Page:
Denyse “Buy my book” O’Leary thinks that evolutionary biologists are just like religious folk. Among the deep parallels she finds: Scientists and the religious both give booklets to children, celebrate birthdays of important figures, claim that certain things are facts, and seek official recognition. Finally:
- sacred bones. Christian churches have the bones of the saints; Buddhist stupas the toe-nail-clippings of Buddha; evolution is built on sacred bones, that the evolutionists read meanings into in the way that the pagan priests of Caesar’s time read meaning into scattered bones.
What is the difference between science and cleromancy?
As always, the details matter. It is one thing to claim that something is a fact, another to conduct empirical research to determine whether a certain statement is true or not. It is one thing to celebrate a birthday, and another to worship the person purportedly born on that day. And so forth.
But what about those bones. Do “evolutionists” truly read meanings into bones as if they were Christians at a reliquary? The chains shown here are alleged to be those used to bind Saint Peter in prison. People claim that even relics like this, referred to as “second-class relics” because they merely touched a saint and weren’t part of his body, can perform miracles if you pray to them or touch them. Indeed, third-class relics, cloth touched to a reliquary, are said to possess mystical powers as well.
By contrast, consider the role of bones in a discussion of whether Homo floresensis is a microcephalic human or a new species:
The limb bone ratios [of H. floresensis] are unlike those of any apes or humans. They are also very robust: in spite of their small size, hobbits would have been remarkably strong. The arms are too long for humans, and they had unusually large feet?. The lower jaw lacks a chin, a feature found in all humans (even people who look chinless), and that is also true of a second jaw which has been found. The upper end of the humerus has a twist not found in modern humans, but which was then found in the Turkana Boy Homo erectus/ergaster skeleton once it was looked for. Groves? conclusion: all of these features make it overwhelmingly unlikely that the hobbit was just a small microcephalic human.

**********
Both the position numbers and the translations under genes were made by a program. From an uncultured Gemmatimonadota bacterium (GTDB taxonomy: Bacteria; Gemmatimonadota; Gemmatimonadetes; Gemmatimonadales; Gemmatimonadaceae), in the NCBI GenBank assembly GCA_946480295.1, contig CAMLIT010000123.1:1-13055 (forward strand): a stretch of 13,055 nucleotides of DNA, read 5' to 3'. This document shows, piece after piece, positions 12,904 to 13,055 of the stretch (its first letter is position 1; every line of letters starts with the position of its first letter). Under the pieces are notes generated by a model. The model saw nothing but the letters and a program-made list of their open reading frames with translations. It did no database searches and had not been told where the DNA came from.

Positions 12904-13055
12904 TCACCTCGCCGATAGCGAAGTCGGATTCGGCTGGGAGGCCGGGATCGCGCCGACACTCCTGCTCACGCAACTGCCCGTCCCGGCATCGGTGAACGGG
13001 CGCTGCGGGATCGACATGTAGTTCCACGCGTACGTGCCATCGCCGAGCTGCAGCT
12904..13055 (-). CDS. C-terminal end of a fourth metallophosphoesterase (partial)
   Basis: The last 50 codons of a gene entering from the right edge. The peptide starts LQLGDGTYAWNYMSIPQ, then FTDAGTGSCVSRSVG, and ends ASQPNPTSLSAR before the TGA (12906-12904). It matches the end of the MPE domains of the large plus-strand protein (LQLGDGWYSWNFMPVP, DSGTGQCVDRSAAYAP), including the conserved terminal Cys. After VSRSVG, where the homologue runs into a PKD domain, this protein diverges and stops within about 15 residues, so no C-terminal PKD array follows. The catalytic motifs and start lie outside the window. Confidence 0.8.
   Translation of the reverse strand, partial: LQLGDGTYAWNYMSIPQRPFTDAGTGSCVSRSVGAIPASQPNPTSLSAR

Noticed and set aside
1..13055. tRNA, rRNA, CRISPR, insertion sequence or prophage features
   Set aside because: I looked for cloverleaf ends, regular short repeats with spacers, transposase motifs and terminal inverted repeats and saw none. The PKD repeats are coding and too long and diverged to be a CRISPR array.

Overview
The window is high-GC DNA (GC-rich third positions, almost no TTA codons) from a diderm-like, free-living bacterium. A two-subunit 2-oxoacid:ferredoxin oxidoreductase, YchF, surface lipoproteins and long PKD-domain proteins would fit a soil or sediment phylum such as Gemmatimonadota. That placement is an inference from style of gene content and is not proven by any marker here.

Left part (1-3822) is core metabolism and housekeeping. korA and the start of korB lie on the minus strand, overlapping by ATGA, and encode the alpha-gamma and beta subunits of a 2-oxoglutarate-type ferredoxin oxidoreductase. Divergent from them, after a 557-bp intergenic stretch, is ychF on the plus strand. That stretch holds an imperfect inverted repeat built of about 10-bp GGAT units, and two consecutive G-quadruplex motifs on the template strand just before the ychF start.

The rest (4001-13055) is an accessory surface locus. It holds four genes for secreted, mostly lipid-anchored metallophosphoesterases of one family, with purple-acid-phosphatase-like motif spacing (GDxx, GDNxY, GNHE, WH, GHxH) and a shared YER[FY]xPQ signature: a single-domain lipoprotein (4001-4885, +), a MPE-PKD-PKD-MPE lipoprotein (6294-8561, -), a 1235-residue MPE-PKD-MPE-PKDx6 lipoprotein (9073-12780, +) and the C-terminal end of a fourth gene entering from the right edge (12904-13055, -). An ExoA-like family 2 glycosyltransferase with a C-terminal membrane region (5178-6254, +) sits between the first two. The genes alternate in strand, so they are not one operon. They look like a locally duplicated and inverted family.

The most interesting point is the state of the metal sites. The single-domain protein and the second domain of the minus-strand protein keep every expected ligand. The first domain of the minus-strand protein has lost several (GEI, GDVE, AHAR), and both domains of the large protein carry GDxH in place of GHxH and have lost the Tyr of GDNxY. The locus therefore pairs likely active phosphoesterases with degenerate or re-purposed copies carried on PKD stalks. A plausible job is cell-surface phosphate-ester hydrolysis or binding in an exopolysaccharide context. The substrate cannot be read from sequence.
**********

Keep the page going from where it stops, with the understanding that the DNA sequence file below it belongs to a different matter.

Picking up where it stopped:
Especially noteworthy is the comment that the observation of a particular feature in the skeleton of H. floresensis produced a testable prediction which was in turn confirmed by examining another fossil. That process of examining multiple specimens is fundamental to scientific studies. Phylogenetic studies, or morphological studies in ecology, draw on dozens, hundreds, or even thousands of specimens. That’s why reports of declining revenues for natural history museums are so worrying. The public exhibits in those museums support the collections behind the scenes, collections which support research on everything from evolution to the history of pesticide accumulation in birds. Those museums contain the last remains of extinct species, and of ancient populations of extant species.
My first inclination when I read comments like O’Leary’s is that she knows that scientists don’t actually use bones in museums the way that Christians worship relics in shrines. Surely she is merely exaggerating in the typically misleading manner of IDolators. But then I remembered an old post I wrote about thaumaturgy ? the study of miracles ?†and creationism. I quoted John Holbo paraphrasing Isaiah Berlin to the effect that “those who put their faith in some immense, world-transforming thaumaturgy, like the final triumph of white magic or victory over the Dark One, must believe that all political and moral problems can thereby be turned into magical ones.” This is the religious conservative modus operandi. Evolution, and science in general, are transformed from the sort of “immense, world transforming phenomenon, like the final triumph of reason” (Berlin’s original phrase), into thaumaturgy. Where Berlin denounced those who “believe that all political and moral problems can thereby be turned into technological ones,” we now must also confront those who see only metaphysical problems.
Denyse O’Leary may not be able to conceive of a world in which people look at bones, or anything else, for reasons other than religious devotion. Fortunately for society, there are people who can do that, and can learn useful things about life, it’s history and its diversification, by looking at bones, trees, fields, clouds, and chicken entrails without mysticism.